Supported by the Lecture Committee

 
   

 


 
  Gina Franco   Hailed as “a masterful new voice” by Demetria Martinez,
GINA FRANCO writes fearless poems that refuse to blink before the reader’s expectant gaze. Her first collection, The Keepsake Storm, brims with long-limbed narratives that amble out of a western landscape to reveal harsh truths: alarming family portraits, decay in the natural world, friends and strangers who die too soon. Of this poet’s tumultuous inner landscape, Rane Arroyo writes, “Gina Franco interprets storms, unscrambles chaos, and honors wounds.” And yet, Franco deftly inserts achingly calm moments in the most dramatic scenes, like pinpoints in a dark sky, as when one person writes to another, “How are you doing? How’s the weather? Did the rain stop?” An alumna of Smith College, Franco lives in Illinois, where she teaches at Knox College.
 
 

 

 

   
  Eve Grubin  

EVE GRUBIN writes lithe and contemplative poems in which ambiguity and gravity meet. “Somebody is closing a gate / or opening one” she writes in the opening poem of her first collection, Morning Prayer. Grubin employs Jewish mysticism and ritual practice, literary constructs, and the formative rites of youth as vehicles for understanding. “There are mysterious, suspicious fires around words, lines, poems themselves,” writes Stanley Moss. “Her work is dangerous to itself, right as rain.” It is this thrilling danger that gives the poems their incessant, humble light. A native of New York and an alumna of Smith College, Grubin holds an MFA from Sarah Lawrence College and worked as program director for the Poetry Society of America. She teaches at the New School University and City College of New York.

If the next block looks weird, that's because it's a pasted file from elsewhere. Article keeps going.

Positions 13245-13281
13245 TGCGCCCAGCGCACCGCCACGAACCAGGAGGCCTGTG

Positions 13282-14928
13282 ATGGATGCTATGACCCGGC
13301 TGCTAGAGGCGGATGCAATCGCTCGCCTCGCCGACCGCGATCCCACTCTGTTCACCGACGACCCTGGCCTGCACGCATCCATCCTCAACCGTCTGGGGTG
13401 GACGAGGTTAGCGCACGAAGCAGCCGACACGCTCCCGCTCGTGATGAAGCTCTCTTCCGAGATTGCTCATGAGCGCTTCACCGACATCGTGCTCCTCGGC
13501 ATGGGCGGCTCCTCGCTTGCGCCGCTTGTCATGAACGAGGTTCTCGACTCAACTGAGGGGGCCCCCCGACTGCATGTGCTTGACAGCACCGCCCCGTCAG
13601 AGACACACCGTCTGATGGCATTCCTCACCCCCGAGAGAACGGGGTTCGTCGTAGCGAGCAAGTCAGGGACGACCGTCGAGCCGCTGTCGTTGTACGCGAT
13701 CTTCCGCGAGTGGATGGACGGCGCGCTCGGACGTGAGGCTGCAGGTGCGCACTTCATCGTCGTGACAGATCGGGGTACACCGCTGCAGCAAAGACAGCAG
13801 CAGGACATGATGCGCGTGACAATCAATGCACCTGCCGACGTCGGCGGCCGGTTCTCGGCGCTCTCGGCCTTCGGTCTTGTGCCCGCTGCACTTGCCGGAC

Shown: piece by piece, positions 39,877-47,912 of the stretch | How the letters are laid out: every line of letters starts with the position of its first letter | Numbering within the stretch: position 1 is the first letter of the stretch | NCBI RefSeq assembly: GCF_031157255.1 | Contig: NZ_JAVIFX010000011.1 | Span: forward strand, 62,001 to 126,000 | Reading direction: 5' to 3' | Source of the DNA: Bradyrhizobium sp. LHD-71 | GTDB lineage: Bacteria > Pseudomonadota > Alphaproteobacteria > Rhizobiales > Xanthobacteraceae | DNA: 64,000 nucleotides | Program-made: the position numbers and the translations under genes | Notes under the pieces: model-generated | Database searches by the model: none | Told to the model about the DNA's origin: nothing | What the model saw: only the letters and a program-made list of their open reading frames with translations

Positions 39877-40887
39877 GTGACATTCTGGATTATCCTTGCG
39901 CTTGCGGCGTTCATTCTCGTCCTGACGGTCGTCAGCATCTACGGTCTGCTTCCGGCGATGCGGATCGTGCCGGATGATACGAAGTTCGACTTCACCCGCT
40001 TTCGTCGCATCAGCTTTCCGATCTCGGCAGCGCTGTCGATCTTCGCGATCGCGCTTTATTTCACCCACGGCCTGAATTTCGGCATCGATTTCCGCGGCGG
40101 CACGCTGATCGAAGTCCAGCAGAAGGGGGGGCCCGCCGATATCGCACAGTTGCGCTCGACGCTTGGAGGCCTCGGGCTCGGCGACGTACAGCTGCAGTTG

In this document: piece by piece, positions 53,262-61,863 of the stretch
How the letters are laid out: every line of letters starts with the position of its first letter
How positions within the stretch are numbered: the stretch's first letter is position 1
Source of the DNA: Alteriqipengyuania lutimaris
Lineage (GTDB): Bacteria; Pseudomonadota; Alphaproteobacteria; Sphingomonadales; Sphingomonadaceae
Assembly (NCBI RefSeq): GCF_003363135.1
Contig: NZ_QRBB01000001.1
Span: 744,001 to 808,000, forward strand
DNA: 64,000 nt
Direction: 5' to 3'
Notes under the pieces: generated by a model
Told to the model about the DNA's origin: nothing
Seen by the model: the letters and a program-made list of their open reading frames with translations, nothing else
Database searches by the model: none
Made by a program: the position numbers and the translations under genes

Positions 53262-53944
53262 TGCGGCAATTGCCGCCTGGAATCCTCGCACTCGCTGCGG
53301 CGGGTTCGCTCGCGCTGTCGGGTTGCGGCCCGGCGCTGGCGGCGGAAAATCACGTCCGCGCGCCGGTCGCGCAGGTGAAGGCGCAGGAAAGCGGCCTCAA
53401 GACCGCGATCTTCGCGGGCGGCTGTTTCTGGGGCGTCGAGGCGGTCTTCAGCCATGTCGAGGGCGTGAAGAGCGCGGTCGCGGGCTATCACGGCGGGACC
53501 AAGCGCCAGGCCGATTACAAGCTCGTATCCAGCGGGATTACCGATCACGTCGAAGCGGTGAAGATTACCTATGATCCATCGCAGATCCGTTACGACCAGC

An endowed reading in memory of Edith Oppenheimer Richman, ’31

 
     

 

 

 
 

Tuesday December 4
Stoddard Hall Auditorium
7:30 PM

 

     
 
Elizabeth Alexander
  Alumnae Sampler Reading & Anniversary Celebration

Back to Our Roots

ELIZABETH ALEXANDER’s is a vital and vivid poetic voice on race, gender, politics, and motherhood. A scholar of African-American literature and culture, she recently published a collection of essays, The Black Interior. Clarence Major writes that “Alexander has an instinct for turning her profound cultural vision into one that illuminates universal experience.” Her most recent book, American Sublime, rich with persona poems, jazz riffs, historical narratives, sonnets, elegies and ars poeticas, was one of three finalists for the 2005 Pulitzer Prize. This year she was awarded the inaugural Jackson Prize from Poets & Writers. A professor at Yale University, Alexander was Conkling Poet at Smith from 1997-1999, and the first director of the Poetry Center.


 
 

 

 

   
  Karl Kirchwey   KARL KIRCHWEY’s poetry brushes away the layers of fog and cobweb settled over history, revealing classical resonances in every piece of contemporary life. Mary Jo Salter has aptly called him “a poet for whom the world of antiquity is as real as this morning's breakfast.” Kirchwey has published four volumes of poetry, most recently The Happiness of This World, and his work has been widely anthologized, in volumes such as Poetry After 9/11: An Anthology of New York Poets, The Best of the Best American Poetry 1987-1998, and After Ovid: New Metamorphoses. Having served, for thirteen years, as director of the 92nd Street Y Unterberg Poetry Center in New York City, currently he directs the Creative Writing Program at Bryn Mawr College. Kirchwey served as Conkling Poet at Smith 1995-1997.